July 1999 Magazine
If one were to look at the most popular species of pet birds, then 3 groups of birds would pop to the top of the list - parrots, softbills and pigeons or doves. But there are many other kinds of birds, such as raptors. And these fall into other groups called families or orders.
There are thousands of species of birds, so why are parrots and softbills the choice as pets, and how do they differ from other types of birds?
All parrots belong to a family called Psittacines and are often referred to by that name. They are also commonly called hookbills, which refers to the unique shape of their bills. Parrots make wonderful pets, come in a variety of brilliant colors and sizes, and are known for their intelligence and talking ability. Parrots are found around the world, in the sub tropical and tropical climates. They can be identified by their hook shaped bills, blunt tongues and feet. Parrot feet have 4 toes, 2 pointing forward and two pointing backwards.
There are over 350 species of parrots arranged in groups. Some of the most familiar are the budgies, cockatiels, loris, cockatoos, and rosellas from Australia and the South Pacific; conures, amazons and macaws from the New World, African greys, lovebirds, senegals and jardines from Africa and ringnecks from Asia.
Perching and Songbirds
This group of birds belong to the family Passiformes. They are valued for their singing ability and are relatively easy to keep. They also do not require the time and attention needed by parrots. The members of this family which mainly eat fruit, plants, nectar or insects are commonly called softbills. Most popular as pets are the canaries and finches. The mynah bird, famous for its ability to mimic, is also part of this group. Others include birds of paradise, lyrebirds, starlings, wrens, warblers, sparrows and crows.
The Passiformes contain the largest number (about 60%) of all the bird species and are found all around the world. These birds have narrow triangular tongues and feet with 4 toes, 3 pointing forward and 1 pointing back.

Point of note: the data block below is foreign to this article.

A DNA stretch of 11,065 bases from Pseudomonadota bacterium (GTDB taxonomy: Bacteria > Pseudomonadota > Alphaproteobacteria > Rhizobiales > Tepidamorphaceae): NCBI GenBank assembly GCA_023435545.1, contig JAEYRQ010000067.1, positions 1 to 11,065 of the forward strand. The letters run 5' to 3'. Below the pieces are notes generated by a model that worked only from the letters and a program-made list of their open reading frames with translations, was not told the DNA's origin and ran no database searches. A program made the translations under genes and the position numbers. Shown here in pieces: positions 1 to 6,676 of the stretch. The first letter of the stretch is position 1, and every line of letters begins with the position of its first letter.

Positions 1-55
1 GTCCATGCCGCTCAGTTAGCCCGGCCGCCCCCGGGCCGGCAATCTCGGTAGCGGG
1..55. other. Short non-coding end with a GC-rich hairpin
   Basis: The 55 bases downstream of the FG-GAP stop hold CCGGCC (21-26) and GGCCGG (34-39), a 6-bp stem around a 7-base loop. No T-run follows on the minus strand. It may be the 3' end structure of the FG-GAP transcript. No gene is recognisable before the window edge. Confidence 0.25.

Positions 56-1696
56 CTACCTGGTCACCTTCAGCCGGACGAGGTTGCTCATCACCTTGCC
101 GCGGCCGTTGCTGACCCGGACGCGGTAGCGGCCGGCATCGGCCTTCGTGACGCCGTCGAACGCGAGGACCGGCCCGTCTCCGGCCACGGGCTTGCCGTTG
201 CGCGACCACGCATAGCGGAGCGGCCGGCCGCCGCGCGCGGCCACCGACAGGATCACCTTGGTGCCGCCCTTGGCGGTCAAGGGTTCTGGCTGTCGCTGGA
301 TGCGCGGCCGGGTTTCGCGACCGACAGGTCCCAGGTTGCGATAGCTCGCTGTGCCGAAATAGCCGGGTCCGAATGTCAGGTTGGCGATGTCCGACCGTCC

Pigeons and Doves
There are over 290 species of pigeons and doves, which belong to the Columbiformes family. Over 1/2 of them originate in Asia and Australia while the 2nd highest number are found in the tropics of the Americas. Doves have been widely kept as pets, while pigeons have been raced and also used as message bearers. The extinct DoDo bird was a member of this family.
There are 43 species of toucans and the arcaris in this family called Rumpastidae. The toucans are easily identified by their enormous, long beak and originate in South America.
The raptors are the hunters of the bird family. They prey on other birds or animals for food. The raptors include vultures and hawks (family Acciptriformes), falcons, (family Falconfiormes) and owls (family Strigiformes).
Fowl and Gamebirds
This group of birds, which are commonly hunted or raised for food by humans, belong to the Galliformes family. Found on all continents, except Antarctica, they include birds such as the turkey, pheasant, quail, grouse, peacock, chicken, pea fowl and guinea fowl.
Water fowl are widely distributed around the world and belong to the family Anseriformes. There are over 150 species in this group which includes, ducks, geese and swans. Flamingos, herons, bitterns and cranes are cousins.
Water fowl are usually migratory birds and powerful flyers. They are thickly feathered, have waterproof plumage, and insulating down. Most also have webbed feet.
This group of birds, which belong to the Ratites family, consists of large unflighted, ground-dwelling birds. These include the ostrich, emu, rhea, cassoway and kiwi and are found in many parts of the world.
There are other groups of birds which have not been mentioned here. If you are interested, just check your public library.
Winged Wisdom Note: Carol and husband Ken have owned pet birds for over 13 years and are co-creators of the Birds n Ways, Winged Wisdom and Cockatoo Heaven websites.
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